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Working with Podcasts

Updated: May 2

I've dealt with 900+ podcasts in the past and would like to share my experience with you, along with its technical process.

There are 4 main audio processes to be considered -

  1. Cleaning,

  2. Editing,

  3. Mixing,

  4. Mastering.

Now let's dive into each process.

A spectrogram of an audio
A spectrogram works best in this process.

  1. CLEANING - It means removing the

  • background noises (dirt),

  • electronic noises

  • Mouth clicks/chaps/licks,

  • small breaths,

  • plosives,

  • windy rustle,

  • clipping/distortion,

  • Gain Staging.

We can do more during the cleaning process, like controlling the Esses (sibilance), applying EQ, etc. But try to avoid doing this, because we will have much control during the Mixing Process.

2. EDITING - The main goal of editing is to make the audio sound seamless without any unnatural cuts.

Sometimes the speaker stretches the words, mispronounces, stutter without even realizing, so you might have to find replacement words in those audios to replace these mistake. Or try a combination of parts of various words to make one word.

Editing an audio file
Making a word out of small audio files

This process mainly includes removing of -

  • Filler Words

  • Retakes

  • Stutters

  • Coughs, Sneezes, Burps

  • Umms and Ahhs

  • Breaths

  • Unwanted noises e.g. Dog Bark, Door Knock etc.,

  • Gain Staging.

This process requires carefully listening and focus of finding errors, sitting for long hours watching the given script and making the best version of the audio.

AI have some great tools but these are not perfect, from sound clarity to word based editing, these tools require human touch for their best use case. They even sometimes fail to achieve simple tasks. In the end, you will still be spending time in cross checking all the things that AI did. But still, we should know when to use these tools.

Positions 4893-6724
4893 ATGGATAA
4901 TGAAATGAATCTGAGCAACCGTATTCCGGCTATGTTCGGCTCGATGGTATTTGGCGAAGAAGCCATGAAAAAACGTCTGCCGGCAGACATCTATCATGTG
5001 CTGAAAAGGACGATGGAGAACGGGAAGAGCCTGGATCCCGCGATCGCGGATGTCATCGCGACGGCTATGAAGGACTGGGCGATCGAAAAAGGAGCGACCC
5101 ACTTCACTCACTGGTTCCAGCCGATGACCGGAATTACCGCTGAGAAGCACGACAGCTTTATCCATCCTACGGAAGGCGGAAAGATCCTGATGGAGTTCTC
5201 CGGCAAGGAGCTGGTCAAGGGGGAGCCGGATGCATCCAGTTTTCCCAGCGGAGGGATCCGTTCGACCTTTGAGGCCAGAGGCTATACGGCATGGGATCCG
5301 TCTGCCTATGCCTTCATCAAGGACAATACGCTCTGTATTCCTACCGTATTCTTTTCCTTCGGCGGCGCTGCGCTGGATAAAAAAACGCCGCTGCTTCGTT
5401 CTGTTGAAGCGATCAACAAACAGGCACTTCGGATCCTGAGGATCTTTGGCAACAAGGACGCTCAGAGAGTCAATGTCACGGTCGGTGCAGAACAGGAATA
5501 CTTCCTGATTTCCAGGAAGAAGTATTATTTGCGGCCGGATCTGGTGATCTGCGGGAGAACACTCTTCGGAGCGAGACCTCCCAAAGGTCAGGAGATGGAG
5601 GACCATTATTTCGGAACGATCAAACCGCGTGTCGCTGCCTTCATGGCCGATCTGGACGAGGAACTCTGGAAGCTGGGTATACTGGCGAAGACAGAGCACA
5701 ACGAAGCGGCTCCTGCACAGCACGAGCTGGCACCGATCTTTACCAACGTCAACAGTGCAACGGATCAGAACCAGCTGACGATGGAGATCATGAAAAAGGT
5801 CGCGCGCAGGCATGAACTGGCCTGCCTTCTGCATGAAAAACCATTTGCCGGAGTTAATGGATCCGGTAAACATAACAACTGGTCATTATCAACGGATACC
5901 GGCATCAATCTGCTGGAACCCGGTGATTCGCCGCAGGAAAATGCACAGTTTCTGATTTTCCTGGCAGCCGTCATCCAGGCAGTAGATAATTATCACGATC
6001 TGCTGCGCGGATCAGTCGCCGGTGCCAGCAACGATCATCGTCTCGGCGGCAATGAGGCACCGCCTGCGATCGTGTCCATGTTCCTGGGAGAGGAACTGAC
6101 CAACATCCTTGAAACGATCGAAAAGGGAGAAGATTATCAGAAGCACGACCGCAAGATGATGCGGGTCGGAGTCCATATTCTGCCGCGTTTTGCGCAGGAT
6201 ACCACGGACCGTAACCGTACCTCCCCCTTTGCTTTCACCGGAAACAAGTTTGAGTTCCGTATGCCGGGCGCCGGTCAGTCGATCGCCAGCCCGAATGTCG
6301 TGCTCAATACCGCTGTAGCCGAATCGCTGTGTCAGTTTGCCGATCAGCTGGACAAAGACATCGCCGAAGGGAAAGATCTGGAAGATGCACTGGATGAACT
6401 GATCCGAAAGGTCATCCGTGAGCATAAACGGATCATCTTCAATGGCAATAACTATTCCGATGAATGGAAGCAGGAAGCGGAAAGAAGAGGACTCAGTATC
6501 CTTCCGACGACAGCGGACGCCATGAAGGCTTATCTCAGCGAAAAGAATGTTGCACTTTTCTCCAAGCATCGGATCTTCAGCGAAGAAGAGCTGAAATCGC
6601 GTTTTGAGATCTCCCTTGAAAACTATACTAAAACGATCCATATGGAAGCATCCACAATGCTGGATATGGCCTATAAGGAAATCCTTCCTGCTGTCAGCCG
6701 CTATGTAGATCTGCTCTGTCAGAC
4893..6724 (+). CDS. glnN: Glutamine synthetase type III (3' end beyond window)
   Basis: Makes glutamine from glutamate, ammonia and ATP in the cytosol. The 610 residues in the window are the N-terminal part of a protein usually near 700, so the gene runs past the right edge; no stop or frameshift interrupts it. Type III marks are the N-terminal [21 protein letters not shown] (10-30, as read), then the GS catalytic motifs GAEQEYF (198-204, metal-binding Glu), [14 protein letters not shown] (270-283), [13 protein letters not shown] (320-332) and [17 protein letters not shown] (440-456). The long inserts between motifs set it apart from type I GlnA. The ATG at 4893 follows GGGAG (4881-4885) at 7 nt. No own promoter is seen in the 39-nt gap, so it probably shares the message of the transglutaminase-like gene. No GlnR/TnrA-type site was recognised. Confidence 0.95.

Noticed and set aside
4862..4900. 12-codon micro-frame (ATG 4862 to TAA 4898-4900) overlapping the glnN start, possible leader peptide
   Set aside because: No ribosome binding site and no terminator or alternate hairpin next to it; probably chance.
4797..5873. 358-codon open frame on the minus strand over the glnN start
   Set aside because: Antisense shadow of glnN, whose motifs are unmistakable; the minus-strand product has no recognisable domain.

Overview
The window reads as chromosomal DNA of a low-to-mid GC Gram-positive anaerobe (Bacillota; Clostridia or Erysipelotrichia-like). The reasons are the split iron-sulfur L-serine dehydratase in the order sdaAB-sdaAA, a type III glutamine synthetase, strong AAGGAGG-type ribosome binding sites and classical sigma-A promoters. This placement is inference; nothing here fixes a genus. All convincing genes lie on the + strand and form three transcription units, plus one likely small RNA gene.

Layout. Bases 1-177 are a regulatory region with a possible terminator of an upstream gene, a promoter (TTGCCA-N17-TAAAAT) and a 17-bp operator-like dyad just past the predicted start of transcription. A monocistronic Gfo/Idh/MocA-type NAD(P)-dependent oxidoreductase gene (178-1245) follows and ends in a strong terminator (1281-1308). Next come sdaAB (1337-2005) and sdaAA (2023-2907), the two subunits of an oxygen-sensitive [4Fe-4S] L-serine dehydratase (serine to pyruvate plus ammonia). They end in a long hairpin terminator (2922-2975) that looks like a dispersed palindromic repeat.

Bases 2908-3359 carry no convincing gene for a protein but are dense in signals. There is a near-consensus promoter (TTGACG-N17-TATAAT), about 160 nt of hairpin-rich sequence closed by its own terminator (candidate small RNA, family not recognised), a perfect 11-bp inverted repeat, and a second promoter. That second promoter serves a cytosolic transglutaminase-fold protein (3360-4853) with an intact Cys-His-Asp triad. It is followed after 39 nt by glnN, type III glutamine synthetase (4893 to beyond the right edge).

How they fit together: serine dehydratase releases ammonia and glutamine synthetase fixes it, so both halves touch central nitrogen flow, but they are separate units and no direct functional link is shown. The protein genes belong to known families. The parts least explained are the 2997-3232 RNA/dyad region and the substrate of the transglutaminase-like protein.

3. MIXING - This is where the audio comes to life. Clarity is added to the audio and annoying frequencies are carefully controlled. There are hundreds of plugin, and couple of software which can do this job amazingly. But it can get overwhelming for beginners while mixing their audio. There are typically a few process which can enhance the audio -

Plugin Chain of an audiobook
This is how my plugin chain looked in a recent project.

  • Equalizer (EQ)

  • Gate

  • Compression

  • De-esser

  • Gain Staging

It requires a good amount of experience and expertise to use these plugins flawlessly. Each audio type is different and each speaker is also different. To use what and when, and the requirements of your clients totally affect your plugin choices. Even the plugins can be same but their order can be different.

Plugins working during the audiobook mixing

4. MASTERING - This process decides whether your audio will be accepted on the streaming platform or not. Each platform has different requirements. Please read this link to understand better - Podcast Submission Requirements

In a nutshell, this process controls the loudness of your audio and its peaks, so it doesn't sound too loud or too quiet. It also controls sudden jump of audio and trims them down.

Before and After of a Mastered audio
Mastered audio
A meter displaying audio levels
Audio Meter

Use an audio meter of your choice to check the levels of your audio and check if its meeting the requirements of your streaming platform. If not, then make adjustments in the Limiter Plugin of your choice.

This whole process can be simple and complex at the same time. That also depends on the client and his working process. At the end of the day, you have to make things easier for them because that's what you're being paid for.


I have used various services like ADOBE, NVIDIA, DESCRIPT, ElevenLabs, Revoicer, PlayHT and many more. These include both AI cleaning and AI generating audio. After running 1000s of audio through them, I felt they work with specific kind of audios. If you're using your zoom audio, or place where its windy, or its too compressed, of if someone taking behind, and in many more cases like these, it will not work. AI is very bad if your recording has reverb.

So cutting the long story short, I use AI for my benefit, when I know it will work. Because clients can easily determine when there voice is treated through AI. The first normal reaction is, it's not natural and right after that, they will say, its not 100% like my voice.

These are great tools but they need to be improved and more humanized.



Do comment if you have anything to add.


Aman Dembla

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